: call_user_func(array_reduce(array_fill(0, $n, $concat),
                                                       $compose,
                                                       $identity),
                                          $x);
    };
};

// We can iteratively apply $concat to $x, $n times
$uncurriedFlip     = function($f) {
    return  function($a, $b) use ($f) {
        return $f($b, $a);
    };
};
$iterate  = function($f) use ($uncurriedFlip) {
    return  function($n) use ($uncurriedFlip, $f) {
    return  function($x) use ($uncurriedFlip, $f, $n) {
        return ($n === 0)? $x
                         : array_reduce(array_fill(0, $n, $f),
                                        $uncurriedFlip('call_user_func'),
                                        $x);
    }; };
};
$flattenB = $iterate($concat);

// Example usage:
$apply    = function($f, $x) {
    return $f($x);
};
$curriedFlip = function($f) {
    return  function($a) use ($f) {
    return  function($b) use ($f, $a) {
        return $f($b, $a);
    }; };
};

var_dump(
    array_map(
        call_user_func($curriedFlip($apply),
                       array(array(array('A', 'B', 'C'),
                                   array('D')),
                             array(array(),
                                   array('E')))),
        array($flattenA(2), $flattenB(2))));

Of course, we could also use loops but the question asks for a combinator function along the lines of array_map or array_values.

share|improve this answer
    
Multi-dimensional != bi-dimensional. –  Alix Axel Jul 17 '13 at 17:29
    
this doesn't work: php.net/manual/en/function.array-reduce.php#90015 –  atamur Jul 17 '13 at 19:53
    
@atamur This works on PHP 5.3+. As noted in the changelog for array_reduce, $initial could only be an integer before 5.3, then it was allowed to be "mixed" (ie. anything your reduction function supports) –  Warbo Jul 19 '13 at 13:20
    
@AlixAxel You're right that multi-dimensional != bi-dimensional, but this can be composed to flatten any number of levels. One nice consequence of composing folds is that it obeys a fixed limit; if I have an array nested to 5 levels, I can fold it into 4 levels, or fold . fold it to get 3 levels, or fold . fold . fold it to get 2 levels, etc. This also prevents bugs getting hidden; eg. if I want to flatten a 5D array but I'm given a 4D array, the error will trigger immediately. –  Warbo Jul 19 '13 at 13:35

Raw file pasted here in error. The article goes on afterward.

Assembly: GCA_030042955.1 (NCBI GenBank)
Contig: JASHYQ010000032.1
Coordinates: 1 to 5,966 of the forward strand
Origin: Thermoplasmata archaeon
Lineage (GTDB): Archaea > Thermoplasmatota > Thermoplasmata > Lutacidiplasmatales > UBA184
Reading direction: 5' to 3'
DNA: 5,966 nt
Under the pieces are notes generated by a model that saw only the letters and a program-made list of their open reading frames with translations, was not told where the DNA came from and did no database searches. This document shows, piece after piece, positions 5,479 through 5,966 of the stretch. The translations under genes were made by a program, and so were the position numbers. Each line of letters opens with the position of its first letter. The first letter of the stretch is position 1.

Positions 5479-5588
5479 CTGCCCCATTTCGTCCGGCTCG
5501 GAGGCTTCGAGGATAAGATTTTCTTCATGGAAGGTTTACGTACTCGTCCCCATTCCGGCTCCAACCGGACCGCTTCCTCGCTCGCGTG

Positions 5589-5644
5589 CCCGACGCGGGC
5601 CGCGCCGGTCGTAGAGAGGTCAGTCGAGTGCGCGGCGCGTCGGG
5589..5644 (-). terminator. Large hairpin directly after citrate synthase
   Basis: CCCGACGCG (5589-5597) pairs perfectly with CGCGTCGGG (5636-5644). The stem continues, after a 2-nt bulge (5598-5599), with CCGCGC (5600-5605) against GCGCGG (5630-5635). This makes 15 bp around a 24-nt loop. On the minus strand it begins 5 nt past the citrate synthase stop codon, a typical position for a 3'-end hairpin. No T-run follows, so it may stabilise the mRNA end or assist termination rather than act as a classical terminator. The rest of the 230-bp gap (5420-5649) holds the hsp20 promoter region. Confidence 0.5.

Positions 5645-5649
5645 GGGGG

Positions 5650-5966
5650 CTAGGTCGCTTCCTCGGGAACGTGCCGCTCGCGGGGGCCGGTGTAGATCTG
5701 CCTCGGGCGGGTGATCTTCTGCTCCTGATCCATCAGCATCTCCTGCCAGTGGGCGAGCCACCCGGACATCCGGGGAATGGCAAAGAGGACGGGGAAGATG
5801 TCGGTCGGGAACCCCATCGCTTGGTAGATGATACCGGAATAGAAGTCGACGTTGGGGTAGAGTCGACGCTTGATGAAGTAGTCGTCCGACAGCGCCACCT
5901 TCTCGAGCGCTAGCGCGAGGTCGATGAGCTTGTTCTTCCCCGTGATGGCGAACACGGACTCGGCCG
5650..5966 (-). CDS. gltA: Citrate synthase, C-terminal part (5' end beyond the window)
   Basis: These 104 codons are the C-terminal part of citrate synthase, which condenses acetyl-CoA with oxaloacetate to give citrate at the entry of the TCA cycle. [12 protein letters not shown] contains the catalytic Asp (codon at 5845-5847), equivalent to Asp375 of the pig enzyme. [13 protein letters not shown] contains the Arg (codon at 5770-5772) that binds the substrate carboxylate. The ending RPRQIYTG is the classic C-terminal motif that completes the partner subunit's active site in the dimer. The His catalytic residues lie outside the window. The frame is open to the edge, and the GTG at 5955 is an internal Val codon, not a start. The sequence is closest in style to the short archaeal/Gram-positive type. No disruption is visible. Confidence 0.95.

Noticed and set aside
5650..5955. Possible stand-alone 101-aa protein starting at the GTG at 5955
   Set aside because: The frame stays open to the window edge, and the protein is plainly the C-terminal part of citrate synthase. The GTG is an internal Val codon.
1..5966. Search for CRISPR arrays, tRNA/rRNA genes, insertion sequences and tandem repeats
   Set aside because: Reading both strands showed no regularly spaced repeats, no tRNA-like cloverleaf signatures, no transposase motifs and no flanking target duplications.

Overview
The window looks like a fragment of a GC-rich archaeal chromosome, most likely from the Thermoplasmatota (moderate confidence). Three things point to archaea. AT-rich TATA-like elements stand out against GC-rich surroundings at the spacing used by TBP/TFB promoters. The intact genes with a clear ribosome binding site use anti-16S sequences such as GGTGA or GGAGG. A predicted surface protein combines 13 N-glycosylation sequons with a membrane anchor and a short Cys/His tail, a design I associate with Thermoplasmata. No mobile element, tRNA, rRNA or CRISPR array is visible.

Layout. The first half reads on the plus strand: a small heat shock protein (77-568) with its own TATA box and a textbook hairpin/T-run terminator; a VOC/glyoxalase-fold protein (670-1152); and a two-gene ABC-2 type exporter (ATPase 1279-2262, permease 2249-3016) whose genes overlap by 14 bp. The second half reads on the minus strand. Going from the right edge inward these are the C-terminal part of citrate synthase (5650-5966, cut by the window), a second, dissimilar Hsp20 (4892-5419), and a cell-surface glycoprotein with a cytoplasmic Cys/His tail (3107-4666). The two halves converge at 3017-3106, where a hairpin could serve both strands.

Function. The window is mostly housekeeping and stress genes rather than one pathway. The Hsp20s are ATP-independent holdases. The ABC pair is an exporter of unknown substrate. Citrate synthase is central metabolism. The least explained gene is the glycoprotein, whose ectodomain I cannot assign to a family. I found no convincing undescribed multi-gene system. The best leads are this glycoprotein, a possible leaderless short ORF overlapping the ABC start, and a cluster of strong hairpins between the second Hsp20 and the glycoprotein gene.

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/**
 * For merging values of a multidimensional array into one 
 *
 * $array = [
 *     0 => [
 *         0 => 'a1',
 *         1 => 'b1',
 *         2 => 'c1',
 *         3 => 'd1'
 *     ],
 *     1 => [
 *         0 => 'a2',
 *         1 => 'b2',
 *         2 => 'c2',
 *     ]
 * ];
 *
 * becomes : 
 *
 * $array = [
 *     0 => 'a1',
 *     1 => 'b1',
 *     2 => 'c1',
 *     3 => 'd1',
 *     4 => 'a2',
 *     5 => 'b2',
 *     6 => 'c2',
 *     
 * ]
 */
array_reduce
(
    $multiArray
    , function ($lastItem, $currentItem) {
        $lastItem = $lastItem ?: array();
        return array_merge($lastItem, array_values($currentItem));
    }
);

Gist snippet

share|improve this answer
    
This seems to only support bi-dimensional arrays. –  Alix Axel Aug 26 '13 at 12:18
    
You are right. There is no point to use it. I think the best solution is "too much php"'s answer. –  Arsham Aug 26 '13 at 15:46
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I needed to represent PHP multidimensional array in HTML input format.

$test = [
    'a' => [
        'b' => [
            'c' => ['a', 'b']
        ]
    ],
    'b' => 'c',
    'c' => [
        'd' => 'e'
    ]
];

$flatten = function ($input, $parent = []) use (&$flatten) {
    $return = [];

    foreach ($input as $k => $v) {
        if (is_array($v)) {
            $return = array_merge($return, $flatten($v, array_merge($parent, [$k])));
        } else {
            if ($parent) {
                $key = implode('][', $parent) . '][' . $k . ']';

                if (substr_count($key, ']') != substr_count($key, '[')) {
                    $key = preg_replace('/\]/', '', $key, 1);
                }
            } else {
                $key = $k;
            }           

            $return[$key] = $v;
        }
    }

    return $return;
};

die(var_dump( $flatten($test) ));

array(4) {
  ["a[b][c][0]"]=>
  string(1) "a"
  ["a[b][c][1]"]=>
  string(1) "b"
  ["b"]=>
  string(1) "c"
  ["c[d]"]=>
  string(1) "e"
}
share|improve this answer
    
    
@AlixAxel How is this comment relative? Wrong post.. ? –  Gajus Kuizinas Sep 30 '13 at 9:52
    
No. I thought it was pretty similar to what you are doing and decided to share it, I think the only difference is that my representation is valid PHP as well - of the form $var['a']['b']['c'][0] = 'a'; .... –  Alix Axel Sep 30 '13 at 12:00
    
I intentionally needed HTML output. Though thank you for sharing. –  Gajus Kuizinas Sep 30 '13 at 12:52
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If you have an array of objects and want to flatten it with a node, just use this function:

function objectArray_flatten($array,$childField) {
    $result = array();
    foreach ($array as $node)
    {
        $result[] = $node;
        if(isset($node->$childField))
        {
            $result = array_merge(
                $result, 
                objectArray_flatten($node->$childField,$childField)
            );
            unset($node->$childField);
        }

    }
    return $result;
}
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protected by Second Rikudo May 8 at 20:36